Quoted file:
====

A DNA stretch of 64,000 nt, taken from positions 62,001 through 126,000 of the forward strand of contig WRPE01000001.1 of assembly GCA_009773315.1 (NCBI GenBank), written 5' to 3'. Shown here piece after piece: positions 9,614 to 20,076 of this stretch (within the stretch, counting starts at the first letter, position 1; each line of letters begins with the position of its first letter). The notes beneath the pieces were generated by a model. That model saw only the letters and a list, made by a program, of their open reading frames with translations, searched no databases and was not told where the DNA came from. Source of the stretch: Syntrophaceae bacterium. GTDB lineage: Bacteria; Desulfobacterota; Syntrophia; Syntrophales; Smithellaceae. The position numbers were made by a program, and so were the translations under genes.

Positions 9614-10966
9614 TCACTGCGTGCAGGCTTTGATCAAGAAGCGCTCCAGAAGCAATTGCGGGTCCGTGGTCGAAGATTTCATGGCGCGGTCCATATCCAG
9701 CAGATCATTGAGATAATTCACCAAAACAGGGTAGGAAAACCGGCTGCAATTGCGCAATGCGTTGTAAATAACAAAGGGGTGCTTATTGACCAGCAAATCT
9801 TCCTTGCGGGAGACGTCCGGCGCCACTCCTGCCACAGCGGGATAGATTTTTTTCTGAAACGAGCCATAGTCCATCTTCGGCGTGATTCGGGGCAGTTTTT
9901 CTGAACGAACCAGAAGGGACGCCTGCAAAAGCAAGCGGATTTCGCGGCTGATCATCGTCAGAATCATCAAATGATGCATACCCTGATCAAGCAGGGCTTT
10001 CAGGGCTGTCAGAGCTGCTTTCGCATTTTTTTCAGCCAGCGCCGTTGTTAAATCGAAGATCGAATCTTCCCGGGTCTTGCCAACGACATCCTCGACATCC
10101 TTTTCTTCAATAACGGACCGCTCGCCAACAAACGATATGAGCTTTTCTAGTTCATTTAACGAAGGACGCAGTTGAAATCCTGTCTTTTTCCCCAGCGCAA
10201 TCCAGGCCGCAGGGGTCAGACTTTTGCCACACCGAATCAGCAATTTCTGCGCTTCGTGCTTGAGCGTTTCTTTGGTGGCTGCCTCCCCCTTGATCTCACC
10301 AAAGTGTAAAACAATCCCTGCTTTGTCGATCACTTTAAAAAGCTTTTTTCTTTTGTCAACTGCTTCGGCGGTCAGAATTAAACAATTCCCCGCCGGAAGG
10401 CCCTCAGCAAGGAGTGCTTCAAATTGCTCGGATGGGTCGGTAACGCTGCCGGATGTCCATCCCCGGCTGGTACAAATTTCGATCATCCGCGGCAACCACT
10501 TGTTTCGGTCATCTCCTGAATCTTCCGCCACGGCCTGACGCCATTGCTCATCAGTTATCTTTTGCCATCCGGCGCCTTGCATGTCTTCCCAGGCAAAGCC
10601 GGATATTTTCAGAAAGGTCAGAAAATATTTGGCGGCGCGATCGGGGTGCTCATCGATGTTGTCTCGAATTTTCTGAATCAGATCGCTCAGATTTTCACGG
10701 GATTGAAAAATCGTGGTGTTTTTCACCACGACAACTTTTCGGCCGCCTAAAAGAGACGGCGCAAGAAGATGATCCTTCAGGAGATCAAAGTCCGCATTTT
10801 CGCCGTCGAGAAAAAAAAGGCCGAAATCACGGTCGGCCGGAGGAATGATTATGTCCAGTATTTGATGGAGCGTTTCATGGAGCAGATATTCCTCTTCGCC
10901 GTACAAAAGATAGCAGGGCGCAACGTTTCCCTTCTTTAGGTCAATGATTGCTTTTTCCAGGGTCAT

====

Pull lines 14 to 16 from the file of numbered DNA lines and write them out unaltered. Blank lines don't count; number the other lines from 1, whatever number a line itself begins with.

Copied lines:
10701 GATTGAAAAATCGTGGTGTTTTTCACCACGACAACTTTTCGGCCGCCTAAAAGAGACGGCGCAAGAAGATGATCCTTCAGGAGATCAAAGTCCGCATTTT
10801 CGCCGTCGAGAAAAAAAAGGCCGAAATCACGGTCGGCCGGAGGAATGATTATGTCCAGTATTTGATGGAGCGTTTCATGGAGCAGATATTCCTCTTCGCC
10901 GTACAAAAGATAGCAGGGCGCAACGTTTCCCTTCTTTAGGTCAATGATTGCTTTTTCCAGGGTCAT